National Geographic voted Toronto’s 501 Streetcar as the #1 trolley ride in the world. Take that San Francisco!
Stretching from the Long Branch Loop in the west to Neville Park in the east, the 501 Streetcar has a route of 24.8 kilometres (15.4 miles). It’s not only the longest streetcar route operating in North America, but is also one of the longest streetcar routes operating in the world.
The route was first instituted in the mid to late 19th century by private operators as a horse drawn line. In 1921, when it was electrified it was taken over by the Toronto Transit Commision (TTC). Today if you want to take a cheap sight seeing trip across the city, the 501 Streetcar is your best bet. Showing the diversity of Toronto neighbourhoods, it runs along Lake Shore Boulevard picking up yummy mummies in leafy High Park, through gritty Parkdale and ultra hip Queen Street West, past City Hall, Nathan Phillips Square dropping off tourists at the Eaton Centre, into the rough depths of Moss Park while ascending across the Queen Street Bridge into trendy Riverside and Leslieville, ultimately ending at the relaxed Beaches.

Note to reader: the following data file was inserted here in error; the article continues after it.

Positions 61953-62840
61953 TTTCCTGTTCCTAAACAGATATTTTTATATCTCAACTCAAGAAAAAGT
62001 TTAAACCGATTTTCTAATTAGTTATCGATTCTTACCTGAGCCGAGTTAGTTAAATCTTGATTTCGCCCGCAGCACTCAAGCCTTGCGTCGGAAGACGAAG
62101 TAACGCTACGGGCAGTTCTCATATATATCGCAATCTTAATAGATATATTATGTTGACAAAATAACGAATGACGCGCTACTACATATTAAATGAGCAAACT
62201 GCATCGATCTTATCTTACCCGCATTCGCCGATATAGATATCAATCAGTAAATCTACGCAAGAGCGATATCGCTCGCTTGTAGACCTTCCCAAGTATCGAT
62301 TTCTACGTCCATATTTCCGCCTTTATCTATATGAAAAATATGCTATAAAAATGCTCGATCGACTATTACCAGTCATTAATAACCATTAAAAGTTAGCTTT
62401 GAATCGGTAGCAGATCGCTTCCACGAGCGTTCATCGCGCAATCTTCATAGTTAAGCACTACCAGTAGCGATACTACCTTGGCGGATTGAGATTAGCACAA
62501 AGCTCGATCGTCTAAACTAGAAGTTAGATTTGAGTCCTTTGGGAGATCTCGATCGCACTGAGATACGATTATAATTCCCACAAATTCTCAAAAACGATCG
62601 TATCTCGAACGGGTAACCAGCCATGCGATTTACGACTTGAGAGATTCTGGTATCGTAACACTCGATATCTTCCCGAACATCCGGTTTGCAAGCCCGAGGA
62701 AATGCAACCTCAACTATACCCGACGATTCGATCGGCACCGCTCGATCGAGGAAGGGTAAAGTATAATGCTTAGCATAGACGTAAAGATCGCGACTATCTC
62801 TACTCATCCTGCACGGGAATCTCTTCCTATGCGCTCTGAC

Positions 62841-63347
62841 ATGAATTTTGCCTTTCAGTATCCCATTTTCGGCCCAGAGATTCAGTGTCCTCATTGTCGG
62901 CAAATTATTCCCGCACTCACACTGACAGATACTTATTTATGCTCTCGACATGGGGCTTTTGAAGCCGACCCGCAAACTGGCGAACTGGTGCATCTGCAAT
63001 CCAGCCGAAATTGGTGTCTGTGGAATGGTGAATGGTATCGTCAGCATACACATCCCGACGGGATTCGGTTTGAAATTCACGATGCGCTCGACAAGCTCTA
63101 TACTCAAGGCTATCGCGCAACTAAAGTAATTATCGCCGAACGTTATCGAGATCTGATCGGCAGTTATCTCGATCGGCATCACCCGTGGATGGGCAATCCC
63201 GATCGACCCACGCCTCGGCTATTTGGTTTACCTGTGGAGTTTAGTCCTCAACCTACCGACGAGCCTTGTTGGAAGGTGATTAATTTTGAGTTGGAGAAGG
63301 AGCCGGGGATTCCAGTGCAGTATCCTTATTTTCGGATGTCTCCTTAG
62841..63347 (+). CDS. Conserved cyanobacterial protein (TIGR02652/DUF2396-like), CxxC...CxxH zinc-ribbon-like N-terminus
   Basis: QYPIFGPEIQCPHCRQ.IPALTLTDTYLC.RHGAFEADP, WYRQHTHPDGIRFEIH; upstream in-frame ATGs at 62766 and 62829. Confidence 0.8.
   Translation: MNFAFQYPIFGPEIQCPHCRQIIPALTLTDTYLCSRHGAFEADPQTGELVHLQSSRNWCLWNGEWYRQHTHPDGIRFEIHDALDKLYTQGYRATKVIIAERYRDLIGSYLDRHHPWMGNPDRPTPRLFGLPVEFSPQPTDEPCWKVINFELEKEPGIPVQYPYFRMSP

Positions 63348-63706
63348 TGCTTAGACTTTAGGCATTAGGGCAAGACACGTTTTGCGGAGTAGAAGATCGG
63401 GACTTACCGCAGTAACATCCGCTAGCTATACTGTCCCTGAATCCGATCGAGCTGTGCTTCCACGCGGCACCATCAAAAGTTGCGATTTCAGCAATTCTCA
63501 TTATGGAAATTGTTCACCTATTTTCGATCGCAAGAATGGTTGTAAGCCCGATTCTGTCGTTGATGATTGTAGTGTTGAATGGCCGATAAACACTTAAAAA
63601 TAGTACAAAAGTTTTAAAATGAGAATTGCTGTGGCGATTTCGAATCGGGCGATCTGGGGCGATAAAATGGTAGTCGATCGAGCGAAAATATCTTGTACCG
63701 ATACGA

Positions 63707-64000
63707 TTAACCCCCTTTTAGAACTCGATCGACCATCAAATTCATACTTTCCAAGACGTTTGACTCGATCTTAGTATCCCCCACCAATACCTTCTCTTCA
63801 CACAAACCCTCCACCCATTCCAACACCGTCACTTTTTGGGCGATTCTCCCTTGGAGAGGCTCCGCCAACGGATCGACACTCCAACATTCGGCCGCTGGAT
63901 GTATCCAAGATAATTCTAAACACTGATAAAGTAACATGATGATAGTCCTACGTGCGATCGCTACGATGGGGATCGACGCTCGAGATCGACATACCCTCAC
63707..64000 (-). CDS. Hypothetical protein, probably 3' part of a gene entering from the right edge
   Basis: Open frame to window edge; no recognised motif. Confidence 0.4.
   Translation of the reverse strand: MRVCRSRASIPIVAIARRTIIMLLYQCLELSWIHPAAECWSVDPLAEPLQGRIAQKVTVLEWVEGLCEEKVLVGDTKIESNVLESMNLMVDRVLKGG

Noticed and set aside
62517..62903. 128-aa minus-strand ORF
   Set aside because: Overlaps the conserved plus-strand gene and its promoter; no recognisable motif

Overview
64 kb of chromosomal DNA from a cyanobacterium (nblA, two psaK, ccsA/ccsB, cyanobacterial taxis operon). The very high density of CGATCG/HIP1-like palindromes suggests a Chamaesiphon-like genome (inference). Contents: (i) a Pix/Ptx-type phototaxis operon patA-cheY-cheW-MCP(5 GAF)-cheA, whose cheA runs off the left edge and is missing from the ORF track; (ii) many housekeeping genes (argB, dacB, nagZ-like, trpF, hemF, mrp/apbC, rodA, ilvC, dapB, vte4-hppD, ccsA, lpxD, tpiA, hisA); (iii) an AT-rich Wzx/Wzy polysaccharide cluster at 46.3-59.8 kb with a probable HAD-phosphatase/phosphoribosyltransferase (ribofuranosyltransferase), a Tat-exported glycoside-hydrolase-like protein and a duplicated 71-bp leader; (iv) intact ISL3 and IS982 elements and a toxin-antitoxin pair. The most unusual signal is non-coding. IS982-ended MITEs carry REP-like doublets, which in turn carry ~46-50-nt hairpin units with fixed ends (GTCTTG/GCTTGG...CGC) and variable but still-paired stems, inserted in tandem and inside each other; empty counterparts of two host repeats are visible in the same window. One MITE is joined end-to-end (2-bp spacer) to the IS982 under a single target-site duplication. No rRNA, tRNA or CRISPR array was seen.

Dubbed the ultimate Red Rocket Route or the Vomit Comet to others, the 501 provides service 24 hours a day. I jumped on right at the beginning at Neville Park and rode this baby all the way to the end (minus a 15 minute pit stop at Burger Priest). Notoriously slow with someone getting on at almost every stop, we chugged along through traffic, through re-routing, some dodgy clientele coming and going, and being a summer day – being stinky as hell. But I arrived in Long Branch an hour and 45 minutes later (it’s supposed to take 93 minutes on a good day).
Whether you love it or you loathe it, the 501 Streetcar has officially become a Toronto icon and the best trolley ride in the world. Just try not to ride it when you have to be somewhere on time!